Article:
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Salmonella outbreak linked to Compliments-brand chicken strips

Chicken consumers, check your freezer. The Public Health Agency of Canada has announced a national outbreak of salmonella linked to certain Compliments-brand chicken strips.

The agency said there have been 11 illnesses in seven provinces — between September 2018 and April — linked to the outbreak. The breakdown of cases is:

  • British Columbia (2).
  •  Alberta (1).
  • Ontario (2).
  • Quebec (3).
  • New Brunswick (1).
  • Nova Scotia (1).
  • Prince Edward Island (1).

One person has been hospitalized, no deaths have been reported. The breaded chicken strips, distributed by Sofina Foods of Markham, Ont., were recalled on Friday. The products subject to the recall were sold nationally in 907-gram boxes until May 1.

“When not thoroughly cooked, frozen breaded chicken products containing raw chicken pose an increased health risk to individuals who handle, prepare or consume them. You can significantly reduce your risk of getting sick by handling and preparing these products with caution,” the Public Health Agency of Canada (PHAC) said a statement.

A recent study said breaded chicken in particular can sicken people because the golden colour can make raw nuggets and strips seem cooked.

Sofina’s portfolio of branded and private label foods also includes pork, beef, turkey, and chicken products from Cuddy, Lilydale, Janes, Mastro, San Daniele, Fletcher’s, Vienna and Zamzam, which are not included in the new recall.

Safe cooking practices

All frozen, raw breaded chicken products need to be cooked to an internal temperature of at least 74 C (165 F) and handled safely.

For whole chickens, public health officials recommend inserting a digital food thermometer through its side, all the way to the middle. But oven-safe meat thermometers meant for testing whole chicken and roasts are not suitable for testing nuggets, strips or burgers.

What’s more, microwave cooking of frozen, raw, breaded chicken products — including chicken nuggets, strips, burgers, popcorn chicken or chicken fries — is not recommended because of the possibility of uneven heating.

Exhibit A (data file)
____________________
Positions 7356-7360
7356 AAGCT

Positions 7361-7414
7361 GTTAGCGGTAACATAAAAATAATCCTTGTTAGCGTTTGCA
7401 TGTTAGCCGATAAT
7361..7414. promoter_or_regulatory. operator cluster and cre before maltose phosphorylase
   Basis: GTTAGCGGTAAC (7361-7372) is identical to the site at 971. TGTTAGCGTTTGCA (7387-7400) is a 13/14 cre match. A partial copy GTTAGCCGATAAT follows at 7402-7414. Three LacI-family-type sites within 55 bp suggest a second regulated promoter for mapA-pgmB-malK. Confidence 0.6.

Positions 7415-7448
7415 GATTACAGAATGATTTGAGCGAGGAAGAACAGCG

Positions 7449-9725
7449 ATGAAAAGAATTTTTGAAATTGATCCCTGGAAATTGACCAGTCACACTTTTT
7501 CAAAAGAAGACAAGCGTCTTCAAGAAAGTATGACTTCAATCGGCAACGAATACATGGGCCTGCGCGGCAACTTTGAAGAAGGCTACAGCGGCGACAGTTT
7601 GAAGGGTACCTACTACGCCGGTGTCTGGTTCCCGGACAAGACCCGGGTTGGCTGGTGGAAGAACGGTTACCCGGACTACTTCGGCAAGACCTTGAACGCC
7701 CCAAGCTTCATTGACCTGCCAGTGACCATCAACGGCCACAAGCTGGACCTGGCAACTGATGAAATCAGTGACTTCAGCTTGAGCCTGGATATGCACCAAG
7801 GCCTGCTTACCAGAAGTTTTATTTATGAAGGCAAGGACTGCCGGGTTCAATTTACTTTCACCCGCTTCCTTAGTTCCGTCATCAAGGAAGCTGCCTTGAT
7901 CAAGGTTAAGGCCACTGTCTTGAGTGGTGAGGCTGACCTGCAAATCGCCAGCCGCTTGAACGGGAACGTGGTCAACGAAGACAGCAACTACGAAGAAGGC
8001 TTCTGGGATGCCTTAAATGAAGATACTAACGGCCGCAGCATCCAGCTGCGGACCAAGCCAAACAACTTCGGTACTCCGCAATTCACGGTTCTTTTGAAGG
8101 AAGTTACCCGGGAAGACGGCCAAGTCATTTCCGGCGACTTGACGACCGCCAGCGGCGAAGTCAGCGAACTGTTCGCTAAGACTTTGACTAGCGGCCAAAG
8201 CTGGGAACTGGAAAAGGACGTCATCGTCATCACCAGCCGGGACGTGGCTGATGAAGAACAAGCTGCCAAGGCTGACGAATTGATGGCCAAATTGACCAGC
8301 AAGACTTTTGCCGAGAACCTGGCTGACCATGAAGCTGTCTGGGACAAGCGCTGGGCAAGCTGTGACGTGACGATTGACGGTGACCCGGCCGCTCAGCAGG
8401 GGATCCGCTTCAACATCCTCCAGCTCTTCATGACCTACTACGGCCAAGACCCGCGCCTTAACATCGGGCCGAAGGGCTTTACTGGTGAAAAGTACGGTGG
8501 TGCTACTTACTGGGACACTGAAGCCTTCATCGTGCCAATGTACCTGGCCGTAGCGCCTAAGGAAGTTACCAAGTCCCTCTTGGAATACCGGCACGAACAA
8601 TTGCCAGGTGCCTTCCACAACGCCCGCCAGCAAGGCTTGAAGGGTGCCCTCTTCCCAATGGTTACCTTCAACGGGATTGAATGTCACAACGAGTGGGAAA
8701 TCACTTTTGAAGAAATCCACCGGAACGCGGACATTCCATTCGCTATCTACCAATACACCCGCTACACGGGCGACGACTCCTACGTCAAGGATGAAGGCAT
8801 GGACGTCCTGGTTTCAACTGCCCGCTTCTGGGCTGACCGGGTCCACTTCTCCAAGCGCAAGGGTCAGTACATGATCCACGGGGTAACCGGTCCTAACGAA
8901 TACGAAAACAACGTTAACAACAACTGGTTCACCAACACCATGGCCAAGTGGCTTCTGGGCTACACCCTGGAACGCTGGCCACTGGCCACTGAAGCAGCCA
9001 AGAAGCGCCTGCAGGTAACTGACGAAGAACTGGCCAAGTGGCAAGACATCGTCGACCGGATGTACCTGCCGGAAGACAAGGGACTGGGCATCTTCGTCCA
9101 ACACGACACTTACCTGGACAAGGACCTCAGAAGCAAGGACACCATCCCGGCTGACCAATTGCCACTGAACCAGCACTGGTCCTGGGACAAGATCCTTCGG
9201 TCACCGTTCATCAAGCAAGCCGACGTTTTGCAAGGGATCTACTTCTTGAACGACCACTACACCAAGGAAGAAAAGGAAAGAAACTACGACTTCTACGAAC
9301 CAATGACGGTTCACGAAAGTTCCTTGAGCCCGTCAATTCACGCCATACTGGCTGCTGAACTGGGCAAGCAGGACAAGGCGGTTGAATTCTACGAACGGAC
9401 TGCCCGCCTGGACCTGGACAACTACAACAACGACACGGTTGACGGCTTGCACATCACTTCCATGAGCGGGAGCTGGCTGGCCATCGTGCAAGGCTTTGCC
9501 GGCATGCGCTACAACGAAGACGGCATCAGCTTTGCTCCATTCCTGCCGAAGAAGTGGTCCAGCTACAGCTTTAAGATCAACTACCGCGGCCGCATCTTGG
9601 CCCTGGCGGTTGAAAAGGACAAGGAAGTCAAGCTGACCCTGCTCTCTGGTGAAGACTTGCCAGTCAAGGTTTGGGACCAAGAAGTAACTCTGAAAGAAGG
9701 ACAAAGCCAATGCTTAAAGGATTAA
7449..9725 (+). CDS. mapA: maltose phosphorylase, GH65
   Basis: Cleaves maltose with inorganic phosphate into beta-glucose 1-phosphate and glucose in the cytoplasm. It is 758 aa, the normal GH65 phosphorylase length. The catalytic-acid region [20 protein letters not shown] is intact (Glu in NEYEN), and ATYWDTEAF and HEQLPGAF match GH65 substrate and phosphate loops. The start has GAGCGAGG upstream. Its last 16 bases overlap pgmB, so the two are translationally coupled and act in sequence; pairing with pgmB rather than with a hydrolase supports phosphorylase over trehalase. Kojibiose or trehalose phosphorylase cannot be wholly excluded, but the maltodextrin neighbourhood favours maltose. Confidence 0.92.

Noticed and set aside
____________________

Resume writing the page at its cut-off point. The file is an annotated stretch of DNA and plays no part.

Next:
Stricter standards

Health officials hope that new measures for the poultry industry that took effect on April 1 will reduce future illnesses related to salmonella in such products.

The Canadian Food Inspection Agency (CFIA) has said that starting April 1, all manufacturers need to reduce salmonella levels “to below detectable amounts” in breaded chicken products packaged for retail sale.

In most cases, the chicken will now be cooked before it’s frozen, poultry industry officials said.

Raw products will need to be clearly labelled, said April Hexemer, an outbreak manager with PHAC in Guelph, Ont.

“A lot of manufacturers have chosen to cook it, so there should be some kind of indication on the package,” Hexemer said.

Manufacturers have also added the words “uncooked” and “raw” to the product labels. They’re also now printing cooking instructions on both the box and on the bag inside, since people may toss the containers to save space in their freezers.

Daniele Dufour, senior director of communications for Sofina, said consumers should look for visual icons indicating how to cook the products.

Dufour said all Compliments and Janes chicken products now manufactured are cooked.

“We’re really hoping that these new measures in combination with our ongoing education programs and messaging that we’re going to see a decrease in the illnesses associated with these products,” Hexemer said.

In Canada, our preference for convenient, frozen chicken products and the large scale of the poultry industry each contribute to outbreaks, said Keith Warriner, a food safety expert at the University of Guelph.

Some people who get infected with salmonella recover fully after a few days without medical help. Others will have no symptoms at all.

The CFIA warns that food contaminated with salmonella may not look or smell spoiled but can still make you sick.

About two years ago, the federal government implemented a new process, called whole genome sequencing, that can detect the bacteria that cause some illnesses and remove affected products from the market, Hexemer said.

People particularly at risk are young children, pregnant women, the elderly and people with weakened immune systems who could contract serious and sometimes deadly infections.

Common short-term symptoms experienced by healthy people may include fever, headache, vomiting, nausea, abdominal cramps and diarrhea. Long-term complications may include severe arthritis.

As of May 25, federal health official report 584 laboratory-confirmed cases of salmonella illness investigated as part of the illness outbreaks across the country.

What’s more, the strain of salmonella that’s been implicated in those outbreaks is called salmonella enteritidis, Warriner said. “It causes illnesses at a very low dose.”

Hexemer said they estimate that for every lab-confirmed salmonella case, there are another 26 in Canada that are reported through to their surveillance system.


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